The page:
Having been away for 3 months, Sue Greeff returned to her studio at the start of the lockdown. We’re happy to announce that she sent a video for us to share with you. Watch below as she unpacks some of her art supplies – sharing the delights she’s collected throughout her travels thus far. 

As we’re all experiencing – this lockdown brings up the unexpected and many surprises! She begins with the disclaimer that watching her unpack might be like watching paint dry, however there is an unexpected delight at being allowed into this behind the scenes view of the artist’s space. The excitement Sue exudes about her collection of inks allow us to reminisce with her about her art residency at the Cité Internationale des Arts, where she found many wonderful treasures. In the video, Sue gives us a peek the beginnings of her work, showing us an empty canvas that “needs something”…

We have since caught up with Sue again, after the first day of lockdown and we’re so thrilled to share the progress of some of her work thus far! We are immensely privileged to work with such wonderful artists, who invite us into their creative processes, and we are glad of the opportunity to share some of this with you now.

Sue explains: I’ve been working on a bigger canvas in my studio. I started with an image from the BBC News from when countries were all going into lockdown. I made a blind drawing of it with a twist and then took it into a painting work.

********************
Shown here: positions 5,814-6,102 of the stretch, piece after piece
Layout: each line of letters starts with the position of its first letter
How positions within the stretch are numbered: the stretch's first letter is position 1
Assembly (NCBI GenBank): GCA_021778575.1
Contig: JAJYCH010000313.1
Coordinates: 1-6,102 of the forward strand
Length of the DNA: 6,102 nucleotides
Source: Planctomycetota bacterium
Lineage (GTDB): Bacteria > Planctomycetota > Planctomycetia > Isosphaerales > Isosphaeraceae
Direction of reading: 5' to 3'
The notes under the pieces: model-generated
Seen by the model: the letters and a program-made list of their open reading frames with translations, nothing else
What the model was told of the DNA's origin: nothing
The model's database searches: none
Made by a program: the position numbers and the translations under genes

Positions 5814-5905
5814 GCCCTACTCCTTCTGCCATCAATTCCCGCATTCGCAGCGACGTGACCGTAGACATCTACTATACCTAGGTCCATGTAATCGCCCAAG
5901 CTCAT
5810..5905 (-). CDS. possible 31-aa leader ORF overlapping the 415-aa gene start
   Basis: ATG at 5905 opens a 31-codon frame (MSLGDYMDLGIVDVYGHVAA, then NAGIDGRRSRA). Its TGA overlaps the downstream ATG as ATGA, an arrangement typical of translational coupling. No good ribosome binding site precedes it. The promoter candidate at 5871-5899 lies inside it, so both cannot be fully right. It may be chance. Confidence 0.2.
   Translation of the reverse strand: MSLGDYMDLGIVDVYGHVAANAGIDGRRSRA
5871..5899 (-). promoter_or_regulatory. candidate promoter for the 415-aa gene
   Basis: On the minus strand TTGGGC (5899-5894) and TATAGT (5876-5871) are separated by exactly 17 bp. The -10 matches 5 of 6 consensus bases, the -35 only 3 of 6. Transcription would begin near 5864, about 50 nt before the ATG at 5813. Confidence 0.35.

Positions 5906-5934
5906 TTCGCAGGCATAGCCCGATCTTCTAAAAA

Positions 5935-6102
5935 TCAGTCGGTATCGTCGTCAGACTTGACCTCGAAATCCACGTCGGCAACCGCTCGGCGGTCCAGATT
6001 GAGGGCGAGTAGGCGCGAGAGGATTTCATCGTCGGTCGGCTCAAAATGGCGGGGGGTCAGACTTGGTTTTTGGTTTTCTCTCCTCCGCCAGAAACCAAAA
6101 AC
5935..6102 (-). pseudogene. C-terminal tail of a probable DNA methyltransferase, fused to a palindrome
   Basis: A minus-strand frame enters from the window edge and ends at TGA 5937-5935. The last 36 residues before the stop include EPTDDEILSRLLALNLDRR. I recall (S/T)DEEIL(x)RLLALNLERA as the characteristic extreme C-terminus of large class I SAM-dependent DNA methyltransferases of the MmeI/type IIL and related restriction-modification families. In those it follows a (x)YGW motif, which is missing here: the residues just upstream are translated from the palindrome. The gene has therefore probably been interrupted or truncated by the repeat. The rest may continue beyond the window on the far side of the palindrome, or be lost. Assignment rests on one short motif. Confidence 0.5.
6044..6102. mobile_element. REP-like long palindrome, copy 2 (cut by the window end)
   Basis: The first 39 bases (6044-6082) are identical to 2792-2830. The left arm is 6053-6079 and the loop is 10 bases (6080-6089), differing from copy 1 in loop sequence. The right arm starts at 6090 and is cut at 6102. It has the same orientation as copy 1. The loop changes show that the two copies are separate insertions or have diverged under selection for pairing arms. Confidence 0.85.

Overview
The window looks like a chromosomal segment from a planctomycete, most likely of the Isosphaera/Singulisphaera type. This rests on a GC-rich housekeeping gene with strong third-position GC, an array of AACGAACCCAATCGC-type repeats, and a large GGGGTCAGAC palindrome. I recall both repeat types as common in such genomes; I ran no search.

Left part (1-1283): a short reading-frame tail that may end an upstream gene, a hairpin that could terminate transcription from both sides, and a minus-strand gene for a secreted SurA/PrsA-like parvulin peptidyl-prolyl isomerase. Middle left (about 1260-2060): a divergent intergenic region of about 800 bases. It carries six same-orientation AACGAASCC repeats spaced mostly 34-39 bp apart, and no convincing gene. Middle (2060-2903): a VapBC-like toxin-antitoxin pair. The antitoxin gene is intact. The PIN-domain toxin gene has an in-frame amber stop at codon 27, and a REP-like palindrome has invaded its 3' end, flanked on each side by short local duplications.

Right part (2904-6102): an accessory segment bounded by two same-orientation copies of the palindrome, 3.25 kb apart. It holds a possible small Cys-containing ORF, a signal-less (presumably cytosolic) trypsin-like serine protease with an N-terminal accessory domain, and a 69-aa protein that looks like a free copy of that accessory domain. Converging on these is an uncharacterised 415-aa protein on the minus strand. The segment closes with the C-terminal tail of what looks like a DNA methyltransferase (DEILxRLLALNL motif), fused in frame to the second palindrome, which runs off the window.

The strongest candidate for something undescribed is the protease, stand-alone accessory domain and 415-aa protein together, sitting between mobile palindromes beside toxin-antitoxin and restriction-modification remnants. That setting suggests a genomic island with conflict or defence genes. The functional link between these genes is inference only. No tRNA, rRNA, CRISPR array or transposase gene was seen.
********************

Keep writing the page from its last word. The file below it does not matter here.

With a previous career in midwifery, a common theme in Sue’s work is to look at the reproductive body and its connotations. In this work the artist has taken an image about the current global pandemic, examining the idea of leaving for ‘home’. The figures are exposed and vulnerable and all comfort of ‘home’ seems far off. The pregnant woman on the left hints to the prospect of new life, while the cradled baby appears cocooned. Cocooning is a term that has emerged recently to describe working from home as a new facet of the commercial industry which is set to mushroom after this crisis subsides. Sue’s colour palette is bright and clear as if the landscape (the earth) has been purged of its toxins and portrayed here as restored. Thus, the work eloquently plays with the binary of hope and despair.


To see more of Sue’s works click here: 
https://eclecticacontemporary.co.za/portfolio-items/sue-greeff/ and spot some of her pieces in situ via our virtual tour: https://eclecticacontemporary.co.za/virtual-tours/